BRITISH Gas yesterday announced six per cent increases to the gas and electricity prices it charges customers, adding £80 a year to the average dual fuel bill.
The UK’s biggest energy supplier, which reported £345m profit in the first half of the year, said the increase would come into effect on 16 November.
Condemning the increase, Unite general secretary Len McCluskey said: ‘With winter approaching, low-waged people will now be terrified about how they are going to find another £80.
‘Money from the poor is going to the pockets of Centrica shareholders. This is a further shameful abuse by out-of-control, greedy fuel companies sitting on piles of profits.
‘Alongside the government’s punish-the-poor strategy, millions of households will be forced further and further down the path to poverty.
‘It is high time that the government intervened to take back from these grasping companies.
‘Why is it that when wholesale fuel prices go up, these companies take from customers, yet, when wholesale prices go down, they still take from customers?
‘They are abusing their social responsibilities, and weak regulation allows them to get away with it.
‘Cap their profits, intervene to stop this racketeering or millions will face a cold, miserable winter.’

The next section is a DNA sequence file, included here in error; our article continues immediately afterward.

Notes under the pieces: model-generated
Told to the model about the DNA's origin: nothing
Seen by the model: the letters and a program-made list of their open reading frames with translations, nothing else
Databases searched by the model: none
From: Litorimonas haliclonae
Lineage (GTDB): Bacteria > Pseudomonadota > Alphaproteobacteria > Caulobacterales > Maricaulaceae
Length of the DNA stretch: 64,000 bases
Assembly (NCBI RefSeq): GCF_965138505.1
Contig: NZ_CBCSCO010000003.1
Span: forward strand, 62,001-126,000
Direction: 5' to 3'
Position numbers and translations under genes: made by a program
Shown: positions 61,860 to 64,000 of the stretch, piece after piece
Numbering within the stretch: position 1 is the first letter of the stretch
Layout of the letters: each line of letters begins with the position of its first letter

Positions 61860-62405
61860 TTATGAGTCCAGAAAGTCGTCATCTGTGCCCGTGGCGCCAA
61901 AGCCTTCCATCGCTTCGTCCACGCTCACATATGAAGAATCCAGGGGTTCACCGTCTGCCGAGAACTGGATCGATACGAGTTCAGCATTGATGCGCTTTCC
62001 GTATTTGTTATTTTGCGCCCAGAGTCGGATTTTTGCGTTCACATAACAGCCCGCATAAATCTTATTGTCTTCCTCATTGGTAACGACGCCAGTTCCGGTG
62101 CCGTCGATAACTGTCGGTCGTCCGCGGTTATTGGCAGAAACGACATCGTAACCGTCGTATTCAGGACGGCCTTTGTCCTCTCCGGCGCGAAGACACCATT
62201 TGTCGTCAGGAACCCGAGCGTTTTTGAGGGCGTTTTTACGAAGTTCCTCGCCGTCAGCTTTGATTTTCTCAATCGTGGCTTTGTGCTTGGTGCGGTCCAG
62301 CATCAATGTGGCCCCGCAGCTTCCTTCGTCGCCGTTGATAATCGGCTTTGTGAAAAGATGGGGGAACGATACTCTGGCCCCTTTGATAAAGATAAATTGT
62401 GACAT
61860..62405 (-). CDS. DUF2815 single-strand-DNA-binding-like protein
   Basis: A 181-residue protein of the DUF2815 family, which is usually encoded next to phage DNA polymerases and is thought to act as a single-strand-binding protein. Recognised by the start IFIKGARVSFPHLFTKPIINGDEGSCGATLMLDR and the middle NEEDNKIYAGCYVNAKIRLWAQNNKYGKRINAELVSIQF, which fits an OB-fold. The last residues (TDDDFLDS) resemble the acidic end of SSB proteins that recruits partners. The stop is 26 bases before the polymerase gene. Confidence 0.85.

Unison called on the government to take urgent action to tackle fuel poverty, and to introduce an emergency package of energy efficiency measures designed to cut bills, create jobs and help struggling families out of fuel poverty.
Unison Head of Business and Environment Mike Jeram said: ‘It will be a long, cold winter for many pensioners, the unemployed and for low-paid workers and their families.
‘Just days ago we learnt that the cost of fruit and vegetables has gone up by a massive 50 per cent in the last year.
‘Any increase in energy prices is likely to tip more families into debt and into the hands of unscrupulous pay-day loan companies.
‘Public service workers have seen their pay frozen for nearly three years and the rising cost of gas and electricity will bring misery to millions.
‘This is a crisis in the making and the government needs to tackle fuel poverty head-on or we will see the number of deaths from cold rising over the winter.’
British Gas claimed the cost of government policies and the national grid upgrade added £50 to the average household bill this year, and is expected to add another £60 next year.
Another of the Big Six energy companies, NPower, yesterday announced price increases of 8.8 per cent for gas and 9.1 per cent for electricity.
SSE, which trades as Scottish Hydro, Swalec and Southern Electric, has already said it will raise its prices by an average of nine per cent from Monday.